Applying conditioner before staining is also ideal if you’re working with reclaimed wood that may have dried out over the years.
Types of Wood Conditioner
There are three types of wood conditioner available, oil-based, water-based, and shellac. Oil-based wood conditioners are meant to be used with oil-based stains, whereas water-based wood conditioners are meant to be used with water-based stains. Shellac, on the other hand, is typically used as a finish, but dewaxed shellac can be diluted to be used as a conditioner.
Prepare and Apply the Wood Stain
Before you can apply the wood stain, it is always best to stir the can to mix in any of the stain color that has settled on the bottom of the can. Once thoroughly mixed, you can either use a clean cloth or a paintbrush to apply the stain to the wood. When darkening wood, it is best to apply the stain with the grain and to get a uniform coverage across the entire surface.
Choosing a Stain
When learning how to darken wood stain there are four types to consider before starting your next project. Each type has various pros and cons, so it is important to analyze each one before getting started. Two of the most popular options are the oil-based and water-based variants, take a look at the table below to compare the two.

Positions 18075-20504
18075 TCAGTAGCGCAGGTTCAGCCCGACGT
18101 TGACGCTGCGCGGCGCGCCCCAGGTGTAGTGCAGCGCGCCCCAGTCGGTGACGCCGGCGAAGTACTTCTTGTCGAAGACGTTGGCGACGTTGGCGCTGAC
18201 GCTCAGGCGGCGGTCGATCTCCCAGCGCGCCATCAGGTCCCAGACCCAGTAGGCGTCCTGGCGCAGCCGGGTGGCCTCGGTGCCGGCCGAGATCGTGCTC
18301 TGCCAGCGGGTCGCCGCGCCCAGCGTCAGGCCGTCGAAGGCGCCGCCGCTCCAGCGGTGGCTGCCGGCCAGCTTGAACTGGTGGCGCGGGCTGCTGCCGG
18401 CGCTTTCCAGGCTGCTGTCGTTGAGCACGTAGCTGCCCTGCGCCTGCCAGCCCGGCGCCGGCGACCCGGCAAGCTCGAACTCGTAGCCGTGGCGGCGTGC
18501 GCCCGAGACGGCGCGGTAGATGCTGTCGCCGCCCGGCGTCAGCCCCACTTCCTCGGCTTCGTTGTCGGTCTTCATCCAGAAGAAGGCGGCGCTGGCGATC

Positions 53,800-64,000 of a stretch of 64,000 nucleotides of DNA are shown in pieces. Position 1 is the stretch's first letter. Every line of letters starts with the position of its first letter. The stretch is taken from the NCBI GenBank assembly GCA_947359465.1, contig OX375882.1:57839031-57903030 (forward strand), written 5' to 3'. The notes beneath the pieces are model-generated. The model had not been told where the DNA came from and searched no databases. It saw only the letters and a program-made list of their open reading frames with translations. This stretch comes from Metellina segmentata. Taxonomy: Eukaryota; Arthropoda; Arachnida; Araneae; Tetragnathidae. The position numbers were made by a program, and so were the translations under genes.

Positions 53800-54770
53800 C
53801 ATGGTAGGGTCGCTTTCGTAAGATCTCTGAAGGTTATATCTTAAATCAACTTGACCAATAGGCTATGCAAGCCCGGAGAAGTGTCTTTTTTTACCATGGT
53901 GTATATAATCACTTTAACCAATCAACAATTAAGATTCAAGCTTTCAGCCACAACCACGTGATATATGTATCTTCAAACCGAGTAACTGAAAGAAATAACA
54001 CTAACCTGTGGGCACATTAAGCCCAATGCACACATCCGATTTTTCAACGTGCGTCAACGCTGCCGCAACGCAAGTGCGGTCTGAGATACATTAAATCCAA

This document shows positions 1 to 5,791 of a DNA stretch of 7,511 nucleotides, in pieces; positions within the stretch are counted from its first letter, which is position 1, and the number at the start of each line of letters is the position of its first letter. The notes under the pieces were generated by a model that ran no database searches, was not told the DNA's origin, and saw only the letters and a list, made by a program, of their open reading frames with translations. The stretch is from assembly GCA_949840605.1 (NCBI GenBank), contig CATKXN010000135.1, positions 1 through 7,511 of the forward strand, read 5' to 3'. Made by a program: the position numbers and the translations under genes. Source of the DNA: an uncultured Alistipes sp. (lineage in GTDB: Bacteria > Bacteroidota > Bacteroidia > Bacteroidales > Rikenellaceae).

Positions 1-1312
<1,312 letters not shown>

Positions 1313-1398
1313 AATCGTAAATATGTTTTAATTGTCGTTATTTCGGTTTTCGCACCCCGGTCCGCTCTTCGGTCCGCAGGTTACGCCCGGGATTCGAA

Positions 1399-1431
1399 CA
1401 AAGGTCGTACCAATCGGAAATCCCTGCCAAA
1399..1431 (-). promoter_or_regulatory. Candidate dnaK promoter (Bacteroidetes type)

|Durability||2 years||+10 years|
|VOC Level||High, requires protective equipment||Low, no strong fumes are emitted|
|Drying Time||24 to 48 hours||8 to 10 hours|
|Effect on Wood||Provides a rich color with a soft glow||Clear and does not change the color of the wood|
Allowing the Stain to Settle
After the first coat has been applied, wait five minutes, and if you would like the stain to be darker you can leave it on a bit longer. For a less dark appearance, leave it on for less than five minutes and remove the excess wood stain with a cloth. Allow the stain to dry and then add a lacquer or polyurethane finish. This is to protect the wood, but before doing this, ensure that there is no dust on the surface.
Alternative Staining Methods
If you are learning how to make wood stain darker, but you are not keen on using traditional wood staining products then you will be pleased to learn that there are alternatives. These involve the use of everyday items that are also much safer to use than oil-based stain.
Coffee can be used to stain almost anything and it turns out that it can be useful when it comes to staining wood. All you will need is a pot of coffee, 120 and 220-grit sandpaper, as well as a paintbrush or a rag. Brew the coffee as strongly as possible and let it cool in a bowl. Then prepare your surface by sanding the wood with the grain with the 120-grit and 220-grit sandpaper. Once this is done, wipe down the surface to remove any debris.